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Patient Talk – What does severe clinical depression feel like?

Patient Talk - What does severe clinical depression feel like?

Why did first you come to Oaktree?

 

I first came to Oaktree because I had lost trust in the service my GP practice was offering me, having seen 4 of the GP’s at the practice with no resolution of my problems, multiple changes of medication and no plan for taking things forward towards a satisfactory outcome.

 

Could you describe the daily struggles you faced beforehand?

 

I had no energy, and no motivation. I felt suicidal and had planned how and where I would carry out this act. I carried the means for doing this with me. I felt there was no point in going on with my life if this was all I could expect. I had had bouts of depression before but had been free from these for a significant period of time, following being prescribed fluoxetine (Prozac). In my mind I believed that if this didn’t work, nothing would. I couldn’t sleep at night, and couldn’t do anything during the day. I stopped going out and taking care of myself. I would go weeks without showering or changing my clothes. 

 

How would you describe your worst days? Your best days?

 

My worst days, strangely, were the days I had slightly more energy. My anxiety levels rose on these days and I could not control my thoughts. anything and everything was a cause for concern, but my main problems were to do with my depression and me not recovering and how I could go on if this were the case. My best days were not a lot better than this, frankly, but I did feel able to do a little more in terms of self care, though this might only be one thing out of the raft of routine activities that constitute looking after oneself.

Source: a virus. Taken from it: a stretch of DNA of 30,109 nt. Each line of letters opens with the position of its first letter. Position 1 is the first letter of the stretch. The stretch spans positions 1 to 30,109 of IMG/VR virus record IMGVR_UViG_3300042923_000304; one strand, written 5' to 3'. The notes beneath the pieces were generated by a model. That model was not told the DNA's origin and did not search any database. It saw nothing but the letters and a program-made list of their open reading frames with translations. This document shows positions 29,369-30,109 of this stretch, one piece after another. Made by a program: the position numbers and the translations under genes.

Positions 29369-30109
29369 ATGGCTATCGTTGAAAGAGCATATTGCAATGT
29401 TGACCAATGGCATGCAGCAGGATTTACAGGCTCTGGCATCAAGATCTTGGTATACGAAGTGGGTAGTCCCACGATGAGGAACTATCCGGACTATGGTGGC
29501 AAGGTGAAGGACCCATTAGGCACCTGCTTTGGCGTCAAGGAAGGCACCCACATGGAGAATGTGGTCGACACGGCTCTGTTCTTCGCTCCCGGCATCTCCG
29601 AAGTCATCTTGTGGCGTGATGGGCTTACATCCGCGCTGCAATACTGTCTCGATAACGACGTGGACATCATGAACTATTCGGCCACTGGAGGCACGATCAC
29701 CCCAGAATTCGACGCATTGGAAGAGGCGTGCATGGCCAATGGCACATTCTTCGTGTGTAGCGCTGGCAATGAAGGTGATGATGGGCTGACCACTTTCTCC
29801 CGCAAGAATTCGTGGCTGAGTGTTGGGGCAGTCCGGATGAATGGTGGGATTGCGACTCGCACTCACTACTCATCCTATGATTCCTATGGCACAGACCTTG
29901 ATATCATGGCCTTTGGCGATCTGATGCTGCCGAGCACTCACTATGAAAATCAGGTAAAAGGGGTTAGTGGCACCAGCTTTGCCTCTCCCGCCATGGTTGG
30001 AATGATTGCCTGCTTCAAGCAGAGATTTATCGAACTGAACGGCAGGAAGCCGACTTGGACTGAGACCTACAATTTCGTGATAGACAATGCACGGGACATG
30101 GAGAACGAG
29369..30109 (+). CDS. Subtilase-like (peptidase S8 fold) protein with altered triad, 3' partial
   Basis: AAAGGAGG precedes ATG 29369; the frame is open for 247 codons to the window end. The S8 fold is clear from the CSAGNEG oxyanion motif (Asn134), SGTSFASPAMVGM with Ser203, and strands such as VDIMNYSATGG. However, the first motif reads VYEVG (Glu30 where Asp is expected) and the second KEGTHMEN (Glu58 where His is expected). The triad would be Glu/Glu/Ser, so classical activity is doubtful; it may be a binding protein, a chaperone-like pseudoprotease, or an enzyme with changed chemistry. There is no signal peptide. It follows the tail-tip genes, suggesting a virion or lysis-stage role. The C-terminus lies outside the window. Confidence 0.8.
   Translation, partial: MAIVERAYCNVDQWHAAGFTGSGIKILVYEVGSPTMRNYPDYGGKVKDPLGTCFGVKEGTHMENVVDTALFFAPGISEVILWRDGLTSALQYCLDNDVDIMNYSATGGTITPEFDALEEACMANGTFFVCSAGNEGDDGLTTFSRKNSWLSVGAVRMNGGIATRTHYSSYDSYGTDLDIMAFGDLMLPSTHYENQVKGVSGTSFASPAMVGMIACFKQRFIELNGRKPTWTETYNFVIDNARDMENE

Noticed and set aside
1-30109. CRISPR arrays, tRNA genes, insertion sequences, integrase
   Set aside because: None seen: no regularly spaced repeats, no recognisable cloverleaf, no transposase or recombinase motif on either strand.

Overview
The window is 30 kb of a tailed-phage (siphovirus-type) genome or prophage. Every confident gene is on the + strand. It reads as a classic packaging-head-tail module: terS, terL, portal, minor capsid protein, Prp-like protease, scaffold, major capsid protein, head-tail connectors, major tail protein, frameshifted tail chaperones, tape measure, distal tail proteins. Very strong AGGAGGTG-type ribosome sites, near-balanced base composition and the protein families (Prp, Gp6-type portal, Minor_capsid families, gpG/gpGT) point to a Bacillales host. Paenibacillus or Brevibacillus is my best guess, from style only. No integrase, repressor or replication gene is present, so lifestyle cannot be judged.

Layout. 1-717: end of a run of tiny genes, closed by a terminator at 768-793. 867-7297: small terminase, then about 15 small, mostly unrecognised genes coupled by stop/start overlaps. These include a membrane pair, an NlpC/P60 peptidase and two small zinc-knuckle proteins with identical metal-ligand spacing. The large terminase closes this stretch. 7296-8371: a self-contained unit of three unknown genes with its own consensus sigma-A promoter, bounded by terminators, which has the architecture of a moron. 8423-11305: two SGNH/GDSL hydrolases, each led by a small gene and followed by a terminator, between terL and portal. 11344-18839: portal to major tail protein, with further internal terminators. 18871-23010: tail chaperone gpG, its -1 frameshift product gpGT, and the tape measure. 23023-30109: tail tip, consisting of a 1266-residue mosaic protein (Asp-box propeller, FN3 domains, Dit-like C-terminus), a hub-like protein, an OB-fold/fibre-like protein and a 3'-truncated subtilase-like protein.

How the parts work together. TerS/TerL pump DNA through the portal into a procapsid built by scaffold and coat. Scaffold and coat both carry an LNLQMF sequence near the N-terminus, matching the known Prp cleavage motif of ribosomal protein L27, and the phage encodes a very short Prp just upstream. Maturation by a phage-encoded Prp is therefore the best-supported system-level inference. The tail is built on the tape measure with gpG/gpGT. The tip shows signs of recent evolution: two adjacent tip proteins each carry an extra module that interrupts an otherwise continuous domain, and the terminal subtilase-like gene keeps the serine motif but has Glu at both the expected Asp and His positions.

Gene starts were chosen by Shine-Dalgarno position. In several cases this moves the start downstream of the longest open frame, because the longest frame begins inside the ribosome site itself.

Were those around you aware of what you were going through? Friends/Family/Co-workers?

 

I wasn’t working at the time and did not see friends. My partner was aware to a limited extent but unsure how to handle or manage my moods or behaviour. Despite this he looked after me as best as he could.

 

Was there an event or trigger that made you decide get an assessment? 

 

I decided to get an assessment because the fourth doctor I saw at the surgery put me on a medication which raised my blood sugar to a dangerous level and I could not get this down. On phoning and speaking to him he said to leave it off for a week and then start taking it again. I was horrified by this medical advice and decided at that point I would find an alternative. I felt totally let down.

 

What did you learn about yourself from that first visit to Oaktree?

 

That I had severe and lifelong depression, well of course I knew that, but I needed to know that someone else believed that too, as it appeared to me that my consultations with the various GP’s I had seen indicated that they did not think so. 

 

How has your life improved since then? 

 

My depression has lifted with the prescription of two different types of medication, which, together, appear to increase the anti-depressant effect of both and provide a safety net, in case one or the other stops working. I have also benefitted tremendously from the skilled support of a consultant psychologist, which has helped me to determine the life events that have led to me suffering from this horrible illness, and to counter their effect through understanding them with a different perspective.

 

What advice would you give to people going through the same thing?

 

Don’t think your GP knows everything there is to know about severe clinical depression. They probably don’t. If your mood hasn’t improved in three months, ask for a referral to a community psychiatric team, it will probably take several months to get an appointment anyway. If that doesn’t work, find a way to consult a practicing psychiatrist privately, even if you get no more than a change of medication after your assessment, that may be enough to improve your mood and at the very least, your GP will be provided with a report on your medical condition, and hopefully a treatment plan that they can follow. Try to see a GP who is prepared to listen, make a double or triple appointment if necessary. and don’t get bullied into thinking there’s nothing much wrong with you. There is and if you are ever going to be a productive, reasonably normal person again, you need professional help.